- Turn the oven on to 350 degrees. Put the butter in the oven in a stainless steel or glass bowl as it's preheating until about one third to one half of the butter is melted. Do not melt more than half of the butter. Turn the oven off. Let the butter come back to room temperature for at least 30 minutes - it doesn't have to harden completely but it should be a soft solid.
- Add the sugar and vanilla. Cream with electric mixers until well mixed and lightly fluffy. Add the eggs and beat until incorporated..
- Measure in the flour, baking soda, and salt. You can do this in a separate bowl, but I usually just dump it all into the mixing bowl. Slowly mix with the electric mixer on low speed, scraping the sides, until all the flour is incorporated. If the dough sticks to the sides of the bowl and looks wet, add one tablespoon of extra flour at a time until the dough feels dry and sticks together in one large ball. Too much flour will make the cookie stiff, so stop adding flour right when the dough starts to take on that dry look and feel. Stir in the chocolate chips with a wooden spoon.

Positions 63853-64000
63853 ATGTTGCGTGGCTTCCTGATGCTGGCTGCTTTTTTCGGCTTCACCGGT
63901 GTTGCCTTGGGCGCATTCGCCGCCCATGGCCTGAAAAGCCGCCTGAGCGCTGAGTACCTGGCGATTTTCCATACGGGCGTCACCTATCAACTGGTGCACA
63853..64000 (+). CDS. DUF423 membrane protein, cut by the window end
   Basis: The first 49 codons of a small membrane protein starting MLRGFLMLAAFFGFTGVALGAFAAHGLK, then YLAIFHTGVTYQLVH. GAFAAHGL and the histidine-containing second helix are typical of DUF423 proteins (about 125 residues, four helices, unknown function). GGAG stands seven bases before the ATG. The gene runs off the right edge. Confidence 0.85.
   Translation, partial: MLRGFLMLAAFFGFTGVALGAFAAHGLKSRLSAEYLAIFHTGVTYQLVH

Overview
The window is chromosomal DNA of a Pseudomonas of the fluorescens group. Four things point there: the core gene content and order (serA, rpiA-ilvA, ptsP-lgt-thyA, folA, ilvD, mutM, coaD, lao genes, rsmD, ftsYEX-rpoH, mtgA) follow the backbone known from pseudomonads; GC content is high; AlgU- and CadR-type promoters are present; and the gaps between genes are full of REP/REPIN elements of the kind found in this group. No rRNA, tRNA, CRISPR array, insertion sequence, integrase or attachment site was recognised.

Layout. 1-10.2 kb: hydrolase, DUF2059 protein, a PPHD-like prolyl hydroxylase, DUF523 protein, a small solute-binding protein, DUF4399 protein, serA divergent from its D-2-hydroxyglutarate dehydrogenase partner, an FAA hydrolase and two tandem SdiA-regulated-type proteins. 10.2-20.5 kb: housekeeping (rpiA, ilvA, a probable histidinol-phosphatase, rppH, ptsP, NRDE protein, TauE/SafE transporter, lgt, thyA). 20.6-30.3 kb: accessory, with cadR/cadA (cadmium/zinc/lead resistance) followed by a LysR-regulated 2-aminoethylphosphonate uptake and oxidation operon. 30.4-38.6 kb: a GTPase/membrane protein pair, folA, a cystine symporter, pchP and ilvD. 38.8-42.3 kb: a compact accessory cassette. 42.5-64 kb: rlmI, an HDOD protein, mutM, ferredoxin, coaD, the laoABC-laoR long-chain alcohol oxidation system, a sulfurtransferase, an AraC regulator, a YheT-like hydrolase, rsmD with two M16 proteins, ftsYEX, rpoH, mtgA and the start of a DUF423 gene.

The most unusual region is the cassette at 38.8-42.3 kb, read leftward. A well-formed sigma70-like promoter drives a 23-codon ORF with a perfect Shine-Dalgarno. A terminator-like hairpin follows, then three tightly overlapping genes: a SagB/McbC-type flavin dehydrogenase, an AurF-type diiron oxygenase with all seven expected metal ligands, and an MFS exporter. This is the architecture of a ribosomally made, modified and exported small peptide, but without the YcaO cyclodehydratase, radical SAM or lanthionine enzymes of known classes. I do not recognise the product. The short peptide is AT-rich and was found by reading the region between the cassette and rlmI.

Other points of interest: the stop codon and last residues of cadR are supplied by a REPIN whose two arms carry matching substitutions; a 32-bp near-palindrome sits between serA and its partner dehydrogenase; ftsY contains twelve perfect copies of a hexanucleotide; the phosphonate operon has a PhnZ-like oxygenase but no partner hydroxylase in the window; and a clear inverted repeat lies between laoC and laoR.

- Preheat the oven to 350 degrees. Roll ¼ cup dough into high, round balls with chocolate chips at the top. Place on a baking sheet a few inches apart and bake for about 9 minutes. You want to take them out when they are puffy and just a tiny bit brown on the tops and edges. Let stand for a few minutes - they will lose a little of their puffiness but they should stay thick and hold together well.
Nope – not done yet! Because when I asked, these smarties (and more!) shared their tips with my on Instagram, Twitter, and Facebook!
You guys! I am so excited to hear about your great aunt’s secret tip for using cornstarch, or how your grandma uses pudding mix, or how you buy a certain brand of butter and only use your own milled flour, or whatever else you do to make your cookies awesome. If you have anything to add, I would looove you.
Update May 2015: I have recently posted a new version of this recipe that still gets the soft texture WITHOUT requiring any high maintenance butter melting/cooling. Here’s the new recipe!